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Revstone to Purchase Auto Parts Suppliers

For some auto parts suppliers, the end of the rocky road of the past couple years may be over as a few sell off assets.

Intermet Corp., which filed for Chapter 11 on Aug. 12, may finally return to smooth pavement. The Fort Worth auto parts maker held an auction on Monday where Revstone Industries LLC, a privately held company based in Paris, Ky., was the winning bidder. (The Deal Pipeline subscribers can read more here.)

This was second bankruptcy filing since Sept. 29, 2004, for Intermet. Interestingly, the Intermet deal was Revstone’s second distressed acquisition of late. In May, it purchased six plants from bankrupt auto parts maker Contech LLC. (The Deal Pipeline subscribers can read about the Contech deal here.)

In other news, publicly traded ArvinMeritor Inc. (NYSE:ARM) overcame a year-long sale process, announcing Thursday an agreement to sell its stakes in two light-vehicle businesses that have been on the block since October 2008.

The Troy, Mich., company agreed to offload its 57% stake in a vehicle suspension unit to joint venture partner Mitsubishi Steel Manufacturing Co., along with a 51% stake in Gabriel de Venezuela, which manufactures parts for countries throughout South America. The two businesses made up around 45% of the company’s 2008 chassis sales.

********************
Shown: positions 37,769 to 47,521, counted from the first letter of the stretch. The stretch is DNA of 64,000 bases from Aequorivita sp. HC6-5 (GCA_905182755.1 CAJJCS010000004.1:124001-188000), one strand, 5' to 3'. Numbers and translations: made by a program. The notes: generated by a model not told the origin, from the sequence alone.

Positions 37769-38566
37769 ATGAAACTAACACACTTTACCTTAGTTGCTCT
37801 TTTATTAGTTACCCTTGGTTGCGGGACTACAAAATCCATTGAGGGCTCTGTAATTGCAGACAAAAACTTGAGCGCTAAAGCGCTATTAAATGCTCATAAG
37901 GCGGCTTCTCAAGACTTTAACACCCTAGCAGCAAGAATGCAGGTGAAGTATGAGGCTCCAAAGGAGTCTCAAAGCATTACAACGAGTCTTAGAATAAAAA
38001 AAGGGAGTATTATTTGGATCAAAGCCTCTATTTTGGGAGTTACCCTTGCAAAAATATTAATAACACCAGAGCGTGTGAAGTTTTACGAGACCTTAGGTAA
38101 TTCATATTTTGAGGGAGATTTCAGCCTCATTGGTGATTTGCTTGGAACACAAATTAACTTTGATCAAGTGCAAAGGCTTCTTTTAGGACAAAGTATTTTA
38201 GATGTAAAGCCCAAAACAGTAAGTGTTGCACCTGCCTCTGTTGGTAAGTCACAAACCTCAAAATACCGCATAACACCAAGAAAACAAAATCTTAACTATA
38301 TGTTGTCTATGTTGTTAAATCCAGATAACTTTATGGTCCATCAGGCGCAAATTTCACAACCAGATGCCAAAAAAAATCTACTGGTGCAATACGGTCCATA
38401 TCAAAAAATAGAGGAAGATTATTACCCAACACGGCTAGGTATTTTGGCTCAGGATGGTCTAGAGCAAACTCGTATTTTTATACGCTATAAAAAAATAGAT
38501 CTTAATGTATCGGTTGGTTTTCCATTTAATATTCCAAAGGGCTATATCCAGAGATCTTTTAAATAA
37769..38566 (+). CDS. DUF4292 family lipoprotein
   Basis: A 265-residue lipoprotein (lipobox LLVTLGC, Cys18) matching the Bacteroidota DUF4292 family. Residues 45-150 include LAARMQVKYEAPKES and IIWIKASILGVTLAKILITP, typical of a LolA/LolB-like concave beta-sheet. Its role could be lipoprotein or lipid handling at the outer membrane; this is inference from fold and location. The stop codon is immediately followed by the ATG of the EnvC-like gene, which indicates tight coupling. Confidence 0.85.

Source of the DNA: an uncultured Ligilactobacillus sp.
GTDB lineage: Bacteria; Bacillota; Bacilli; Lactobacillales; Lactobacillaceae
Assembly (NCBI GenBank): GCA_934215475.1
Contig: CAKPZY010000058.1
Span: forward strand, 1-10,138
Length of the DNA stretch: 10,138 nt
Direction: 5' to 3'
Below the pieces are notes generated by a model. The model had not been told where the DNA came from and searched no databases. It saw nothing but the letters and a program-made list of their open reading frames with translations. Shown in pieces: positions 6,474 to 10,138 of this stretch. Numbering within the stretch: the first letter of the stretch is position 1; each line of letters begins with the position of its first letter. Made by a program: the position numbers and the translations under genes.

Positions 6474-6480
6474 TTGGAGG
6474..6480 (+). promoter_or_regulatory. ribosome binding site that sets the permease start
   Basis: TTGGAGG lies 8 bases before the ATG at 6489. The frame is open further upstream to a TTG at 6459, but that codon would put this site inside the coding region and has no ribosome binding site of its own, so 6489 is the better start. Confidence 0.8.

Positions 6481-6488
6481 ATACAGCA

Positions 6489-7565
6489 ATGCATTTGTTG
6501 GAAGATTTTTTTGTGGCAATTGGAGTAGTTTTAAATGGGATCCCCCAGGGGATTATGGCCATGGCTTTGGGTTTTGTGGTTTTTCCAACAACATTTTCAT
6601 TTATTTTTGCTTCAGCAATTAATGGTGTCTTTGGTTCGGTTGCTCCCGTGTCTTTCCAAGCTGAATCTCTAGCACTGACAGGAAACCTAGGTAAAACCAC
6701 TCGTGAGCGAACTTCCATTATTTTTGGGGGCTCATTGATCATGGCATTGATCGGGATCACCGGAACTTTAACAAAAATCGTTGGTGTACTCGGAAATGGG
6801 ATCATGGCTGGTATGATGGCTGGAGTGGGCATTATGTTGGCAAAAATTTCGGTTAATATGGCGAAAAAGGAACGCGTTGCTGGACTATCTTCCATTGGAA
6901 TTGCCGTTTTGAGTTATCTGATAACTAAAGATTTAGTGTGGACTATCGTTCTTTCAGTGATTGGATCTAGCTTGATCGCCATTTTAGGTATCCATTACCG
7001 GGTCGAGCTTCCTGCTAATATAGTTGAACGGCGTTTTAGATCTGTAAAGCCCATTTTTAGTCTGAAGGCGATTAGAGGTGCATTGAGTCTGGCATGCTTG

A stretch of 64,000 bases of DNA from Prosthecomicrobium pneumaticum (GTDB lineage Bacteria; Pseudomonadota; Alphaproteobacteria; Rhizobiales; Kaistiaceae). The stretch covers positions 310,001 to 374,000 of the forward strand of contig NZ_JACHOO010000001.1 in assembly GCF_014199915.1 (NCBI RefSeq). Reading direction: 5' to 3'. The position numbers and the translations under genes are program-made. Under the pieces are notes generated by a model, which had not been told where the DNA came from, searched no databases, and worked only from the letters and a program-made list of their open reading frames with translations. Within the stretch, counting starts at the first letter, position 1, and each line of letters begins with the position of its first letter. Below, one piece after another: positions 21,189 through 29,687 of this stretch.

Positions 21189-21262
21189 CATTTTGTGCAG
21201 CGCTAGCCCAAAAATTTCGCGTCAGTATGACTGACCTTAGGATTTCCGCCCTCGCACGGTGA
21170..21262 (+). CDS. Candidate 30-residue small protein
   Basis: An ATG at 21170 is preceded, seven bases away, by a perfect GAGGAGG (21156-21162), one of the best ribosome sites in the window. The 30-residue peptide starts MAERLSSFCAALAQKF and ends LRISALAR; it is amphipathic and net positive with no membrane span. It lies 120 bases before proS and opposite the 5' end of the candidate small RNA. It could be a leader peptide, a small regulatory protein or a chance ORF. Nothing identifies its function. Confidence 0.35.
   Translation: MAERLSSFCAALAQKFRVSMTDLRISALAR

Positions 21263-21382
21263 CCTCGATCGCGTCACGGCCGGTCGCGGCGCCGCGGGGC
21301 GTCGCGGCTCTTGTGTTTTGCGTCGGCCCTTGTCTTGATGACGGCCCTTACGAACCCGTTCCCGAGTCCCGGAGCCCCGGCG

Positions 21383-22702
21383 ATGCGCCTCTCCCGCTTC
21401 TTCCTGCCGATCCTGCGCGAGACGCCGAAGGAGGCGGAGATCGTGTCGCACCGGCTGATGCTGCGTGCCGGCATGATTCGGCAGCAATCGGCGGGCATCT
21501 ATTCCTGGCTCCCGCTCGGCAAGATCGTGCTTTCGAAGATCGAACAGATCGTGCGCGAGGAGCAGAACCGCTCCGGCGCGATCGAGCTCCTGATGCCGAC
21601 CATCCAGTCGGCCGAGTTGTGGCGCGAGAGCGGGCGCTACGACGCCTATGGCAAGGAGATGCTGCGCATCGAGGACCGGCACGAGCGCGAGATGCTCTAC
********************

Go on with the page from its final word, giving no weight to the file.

Values for the light-vehicle businesses were not disclosed, but any progress that suppliers make in this volatile sector does hold some weight. Alan Baum, an analyst at the Planning Edge Inc. in Birmingham, Mich., said divesting these particular units adjusts ArvinMeritor’s focus back to its core, even though they were small pieces of the overall operation.

But good things don’t always come to those who wait.

Fellow auto parts maker Lear Corp. (NYSE:LEA) has been exploring ways to restructure its debt out of court. However, debtholders are now bracing for a bankruptcy filing as soon as this week. The Southfield, Mich.-based company is in breach of debt covenants with its largest lenders. (The Deal Pipeline subscribers can read more about Lear’s potential bankruptcy here.)

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